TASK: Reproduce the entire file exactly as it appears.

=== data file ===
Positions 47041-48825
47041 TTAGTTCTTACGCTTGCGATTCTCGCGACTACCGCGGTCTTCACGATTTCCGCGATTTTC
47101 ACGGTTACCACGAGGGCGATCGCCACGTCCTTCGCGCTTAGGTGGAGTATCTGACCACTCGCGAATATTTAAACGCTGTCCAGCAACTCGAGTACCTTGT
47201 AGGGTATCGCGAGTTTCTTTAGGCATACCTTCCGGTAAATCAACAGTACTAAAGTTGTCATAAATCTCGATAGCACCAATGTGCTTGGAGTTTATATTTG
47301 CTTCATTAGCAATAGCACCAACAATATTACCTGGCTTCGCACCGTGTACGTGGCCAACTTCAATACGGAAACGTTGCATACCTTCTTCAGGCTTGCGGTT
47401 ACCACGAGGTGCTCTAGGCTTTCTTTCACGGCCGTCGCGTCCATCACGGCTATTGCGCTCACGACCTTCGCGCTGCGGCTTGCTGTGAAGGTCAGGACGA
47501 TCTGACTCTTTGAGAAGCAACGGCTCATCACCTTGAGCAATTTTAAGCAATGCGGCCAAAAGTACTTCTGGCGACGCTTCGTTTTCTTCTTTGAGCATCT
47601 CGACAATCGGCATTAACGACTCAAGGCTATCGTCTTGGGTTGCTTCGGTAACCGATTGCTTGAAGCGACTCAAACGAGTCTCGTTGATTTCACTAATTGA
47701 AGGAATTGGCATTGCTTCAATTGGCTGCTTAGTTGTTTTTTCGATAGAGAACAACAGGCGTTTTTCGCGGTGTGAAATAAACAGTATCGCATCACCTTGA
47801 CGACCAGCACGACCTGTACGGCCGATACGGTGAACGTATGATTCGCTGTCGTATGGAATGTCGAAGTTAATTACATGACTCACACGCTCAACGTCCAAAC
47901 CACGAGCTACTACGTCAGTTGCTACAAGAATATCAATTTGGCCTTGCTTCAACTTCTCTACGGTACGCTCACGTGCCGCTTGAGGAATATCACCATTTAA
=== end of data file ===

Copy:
Positions 47041-48825
47041 TTAGTTCTTACGCTTGCGATTCTCGCGACTACCGCGGTCTTCACGATTTCCGCGATTTTC
47101 ACGGTTACCACGAGGGCGATCGCCACGTCCTTCGCGCTTAGGTGGAGTATCTGACCACTCGCGAATATTTAAACGCTGTCCAGCAACTCGAGTACCTTGT
47201 AGGGTATCGCGAGTTTCTTTAGGCATACCTTCCGGTAAATCAACAGTACTAAAGTTGTCATAAATCTCGATAGCACCAATGTGCTTGGAGTTTATATTTG
47301 CTTCATTAGCAATAGCACCAACAATATTACCTGGCTTCGCACCGTGTACGTGGCCAACTTCAATACGGAAACGTTGCATACCTTCTTCAGGCTTGCGGTT
47401 ACCACGAGGTGCTCTAGGCTTTCTTTCACGGCCGTCGCGTCCATCACGGCTATTGCGCTCACGACCTTCGCGCTGCGGCTTGCTGTGAAGGTCAGGACGA
47501 TCTGACTCTTTGAGAAGCAACGGCTCATCACCTTGAGCAATTTTAAGCAATGCGGCCAAAAGTACTTCTGGCGACGCTTCGTTTTCTTCTTTGAGCATCT
47601 CGACAATCGGCATTAACGACTCAAGGCTATCGTCTTGGGTTGCTTCGGTAACCGATTGCTTGAAGCGACTCAAACGAGTCTCGTTGATTTCACTAATTGA
47701 AGGAATTGGCATTGCTTCAATTGGCTGCTTAGTTGTTTTTTCGATAGAGAACAACAGGCGTTTTTCGCGGTGTGAAATAAACAGTATCGCATCACCTTGA
47801 CGACCAGCACGACCTGTACGGCCGATACGGTGAACGTATGATTCGCTGTCGTATGGAATGTCGAAGTTAATTACATGACTCACACGCTCAACGTCCAAAC
47901 CACGAGCTACTACGTCAGTTGCTACAAGAATATCAATTTGGCCTTGCTTCAACTTCTCTACGGTACGCTCACGTGCCGCTTGAGGAATATCACCATTTAA